Carr excited to return to FPG and continue investigating early childhood education
Robert Carr’s path to his current role as a research scientist at UNC Frank Porter Graham Child Development Institute (FPG) began in a Head Start preschool classroom in San Diego, CA. Working there as the coordinator of a volunteer program, he saw the benefits that Head Start provided to children and families. Yet, every year, he watched as children graduated from the program and he wondered whether those benefits would continue to last. That question has been the guiding force in much of his research since then and it’s what motivated him to pursue his doctorate in education at UNC.
While earning his PhD at UNC, Carr’s training and research experiences at FPG provided him with multiple opportunities to interrogate this question. He says that while working with an “all-star” team of mentors at FPG, he investigated how preschool programs benefit children’s development—including the federal Head Start preschool program and North Carolina’s NC Pre-K program. He also looked longitudinally as children transitioned into elementary school to investigate how their experiences in kindergarten contributed to the persistence of the preschool program boost.
His final year in the doctoral program culminated in a dissertation study that documented the Head Start boost and investigated children’s classroom environments in kindergarten. This research was supported by the Head Start Graduate Student Research Grant from the U.S. Administration for Children and Families.
After earning his PhD, Robert completed his postdoctoral research training at the Center for Child and Family Policy at Duke University, where he led an investigation showing that the long-term effect of NC Pre-K was larger in school districts with lower rates of growth in academic achievement.
After completing his postdoctoral research training in September, Carr returned to FPG to continue investigating early childhood education programs, policies, and practices. Carr is working alongside Sandra Soliday Hong, PhD, an advanced research scientist at FPG who also leads the Institute’s policy division. Together with the pre-K evaluation team, Carr and Soliday Hong are working on studies of pre-K programming in North Carolina and Georgia, in collaboration with education leaders in both states.
Looking back on lessons learned during the past several years as he thinks ahead to the future of research on early childhood education, Carr notes that the COVID-19 pandemic exposed a fundamental truth about early childhood education programs in the United States. “This work is essential” he says. “Early childhood educators were officially designated as ‘essential workers’ in many states and localities during the earliest days of the pandemic. But the truth is their work has always been essential and always will be.”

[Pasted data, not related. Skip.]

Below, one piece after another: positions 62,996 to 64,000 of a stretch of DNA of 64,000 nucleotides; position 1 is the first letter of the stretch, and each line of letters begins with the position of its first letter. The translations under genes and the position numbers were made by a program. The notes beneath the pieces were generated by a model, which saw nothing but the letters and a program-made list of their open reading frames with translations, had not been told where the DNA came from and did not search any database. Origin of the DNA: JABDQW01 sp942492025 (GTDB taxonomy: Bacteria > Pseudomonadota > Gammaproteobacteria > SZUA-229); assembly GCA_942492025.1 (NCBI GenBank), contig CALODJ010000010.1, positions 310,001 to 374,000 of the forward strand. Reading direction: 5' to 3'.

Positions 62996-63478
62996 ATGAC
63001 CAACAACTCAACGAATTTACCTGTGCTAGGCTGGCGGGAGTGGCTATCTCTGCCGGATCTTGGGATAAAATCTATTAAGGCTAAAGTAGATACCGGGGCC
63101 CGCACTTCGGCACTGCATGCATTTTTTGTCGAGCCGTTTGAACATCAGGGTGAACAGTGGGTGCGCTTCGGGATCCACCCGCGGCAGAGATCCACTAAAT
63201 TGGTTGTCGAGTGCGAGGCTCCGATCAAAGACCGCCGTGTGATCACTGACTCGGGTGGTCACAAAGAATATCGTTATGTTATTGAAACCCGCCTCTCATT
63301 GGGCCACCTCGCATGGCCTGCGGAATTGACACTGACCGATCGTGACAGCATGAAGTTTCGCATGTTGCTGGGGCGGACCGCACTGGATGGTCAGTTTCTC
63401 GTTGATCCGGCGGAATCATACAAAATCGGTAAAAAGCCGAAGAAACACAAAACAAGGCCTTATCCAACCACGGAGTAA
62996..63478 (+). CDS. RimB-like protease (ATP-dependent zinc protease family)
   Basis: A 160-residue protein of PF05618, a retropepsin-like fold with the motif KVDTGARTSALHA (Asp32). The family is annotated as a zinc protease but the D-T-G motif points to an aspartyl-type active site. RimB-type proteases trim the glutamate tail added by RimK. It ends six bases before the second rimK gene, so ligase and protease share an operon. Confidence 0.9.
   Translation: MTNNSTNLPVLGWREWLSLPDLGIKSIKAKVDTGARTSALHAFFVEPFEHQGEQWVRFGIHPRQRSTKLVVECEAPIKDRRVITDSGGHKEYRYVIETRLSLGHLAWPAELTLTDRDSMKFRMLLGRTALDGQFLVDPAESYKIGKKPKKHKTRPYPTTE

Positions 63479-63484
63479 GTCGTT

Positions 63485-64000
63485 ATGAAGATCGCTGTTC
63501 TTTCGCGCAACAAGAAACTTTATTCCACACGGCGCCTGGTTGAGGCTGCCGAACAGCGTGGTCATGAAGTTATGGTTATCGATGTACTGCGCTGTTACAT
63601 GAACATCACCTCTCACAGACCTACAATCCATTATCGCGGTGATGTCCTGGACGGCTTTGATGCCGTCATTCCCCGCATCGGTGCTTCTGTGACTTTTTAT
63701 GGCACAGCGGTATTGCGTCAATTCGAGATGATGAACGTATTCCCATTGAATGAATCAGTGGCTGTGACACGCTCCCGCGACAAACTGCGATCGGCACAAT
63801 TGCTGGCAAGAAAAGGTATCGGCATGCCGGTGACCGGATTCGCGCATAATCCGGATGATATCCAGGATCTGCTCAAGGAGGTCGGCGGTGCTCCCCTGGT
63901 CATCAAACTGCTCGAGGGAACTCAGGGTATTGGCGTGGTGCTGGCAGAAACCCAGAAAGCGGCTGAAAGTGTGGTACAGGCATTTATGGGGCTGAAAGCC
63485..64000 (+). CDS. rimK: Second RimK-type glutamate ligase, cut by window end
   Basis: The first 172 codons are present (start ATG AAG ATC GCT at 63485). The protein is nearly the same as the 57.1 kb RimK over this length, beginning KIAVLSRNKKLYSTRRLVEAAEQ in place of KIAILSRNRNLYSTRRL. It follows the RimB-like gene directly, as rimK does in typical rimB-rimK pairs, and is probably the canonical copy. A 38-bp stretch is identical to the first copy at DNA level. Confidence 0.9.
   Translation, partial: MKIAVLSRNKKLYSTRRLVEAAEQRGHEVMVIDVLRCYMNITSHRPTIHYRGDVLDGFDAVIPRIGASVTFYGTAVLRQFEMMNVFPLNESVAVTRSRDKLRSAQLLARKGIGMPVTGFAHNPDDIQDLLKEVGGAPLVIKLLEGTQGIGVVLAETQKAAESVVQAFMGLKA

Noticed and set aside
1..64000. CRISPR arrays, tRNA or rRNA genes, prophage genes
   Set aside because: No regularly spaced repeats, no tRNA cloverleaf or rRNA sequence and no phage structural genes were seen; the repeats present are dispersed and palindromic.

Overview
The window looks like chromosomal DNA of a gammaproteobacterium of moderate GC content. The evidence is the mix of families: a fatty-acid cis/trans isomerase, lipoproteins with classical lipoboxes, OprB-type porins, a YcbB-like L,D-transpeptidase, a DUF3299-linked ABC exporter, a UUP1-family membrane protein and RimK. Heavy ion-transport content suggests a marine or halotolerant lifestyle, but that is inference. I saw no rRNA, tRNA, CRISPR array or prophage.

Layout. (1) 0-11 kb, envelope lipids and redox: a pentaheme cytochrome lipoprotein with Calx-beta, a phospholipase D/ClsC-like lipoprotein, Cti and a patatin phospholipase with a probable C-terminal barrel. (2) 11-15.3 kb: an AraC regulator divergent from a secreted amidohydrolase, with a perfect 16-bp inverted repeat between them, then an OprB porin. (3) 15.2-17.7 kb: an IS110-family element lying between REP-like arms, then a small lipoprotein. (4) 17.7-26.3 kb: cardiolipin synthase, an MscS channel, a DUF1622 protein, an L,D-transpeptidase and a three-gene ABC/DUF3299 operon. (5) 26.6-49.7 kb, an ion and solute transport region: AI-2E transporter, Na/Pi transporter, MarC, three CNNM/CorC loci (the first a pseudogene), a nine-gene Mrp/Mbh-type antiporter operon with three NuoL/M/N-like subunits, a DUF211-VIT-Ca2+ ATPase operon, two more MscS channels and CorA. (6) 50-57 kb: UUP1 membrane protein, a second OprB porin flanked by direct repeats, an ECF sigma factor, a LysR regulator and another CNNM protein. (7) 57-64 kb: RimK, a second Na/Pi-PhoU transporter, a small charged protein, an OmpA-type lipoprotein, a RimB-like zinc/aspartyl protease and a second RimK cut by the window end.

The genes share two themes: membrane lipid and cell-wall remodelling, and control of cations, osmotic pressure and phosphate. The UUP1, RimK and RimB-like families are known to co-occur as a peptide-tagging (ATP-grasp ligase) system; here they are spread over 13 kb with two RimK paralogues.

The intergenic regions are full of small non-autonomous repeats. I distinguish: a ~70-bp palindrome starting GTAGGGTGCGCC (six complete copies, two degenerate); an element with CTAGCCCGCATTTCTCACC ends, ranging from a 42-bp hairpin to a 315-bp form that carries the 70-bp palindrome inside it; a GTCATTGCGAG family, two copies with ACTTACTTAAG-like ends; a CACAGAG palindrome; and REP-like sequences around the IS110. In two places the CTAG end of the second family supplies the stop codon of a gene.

As a researcher, Carr recognizes there are many big questions facing the field of early childhood education today and he believes those questions will no longer focus on whether children should participate in an early childhood education program. Instead, the field is becoming increasingly focused on how to measure and improve the quality of experiences children are having in these programs, an effort to which he is eager to contribute.
In future research, Carr aims to explore beyond the experiences children have during a single year of preschool in order to consider the scope and sequence of learning experiences children have as they progress across childhood, beginning at birth and extending through school. At the same time, he looks forward to working with educational leaders to design systems that can provide consistent, high-quality learning experiences across time. “Experiences should build in complexity and sophistication from the earliest ages and stages of development,” says Carr, “leading to a smooth entry into kindergarten and then on to later success in school.”
One of the reasons Carr returned to FPG is because it allows him to continue working in North Carolina where, he notes, local innovations in early childhood programs and policies have informed practice and policymaking more broadly. “I love living in North Carolina because I truly believe that understanding what works in our state can inform decision-making across the United States,” he says. “I am excited that our state leaders have taken the initiative to create the B-3 Interagency Council to facilitate coordination and collaboration between our Department of Health and Human Services—where many of our early childhood programs are housed—and our Department of Public Instruction—where K-12 education is housed.”
Soliday Hong says that she is thrilled that Carr has joined the pre-K evaluation team at FPG. “Dr. Carr is a fantastic colleague and brings a wealth of knowledge in quantitative research methods and expertise in early childhood transitions that will greatly benefit our pre-K work in Georgia and North Carolina,” she says. “He will also participate in FPG’s early career mentoring program where he will receive support in developing an independent program of research.”
Carr is equally pleased to be back at FPG, where he aims to build on the Institute’s historic legacy of research on early childhood education programs and advance the organization’s mission. “I originally came to FPG in 2013 intent on learning how to conduct impactful research on early childhood education. My experiences as a student at FPG taught me how to generate evidence that could be used to inform policies and practices to promote positive outcomes for children,” he says. “I have returned home to FPG in 2022 to apply what I have learned and pursue a career in research with these same intentions in mind.”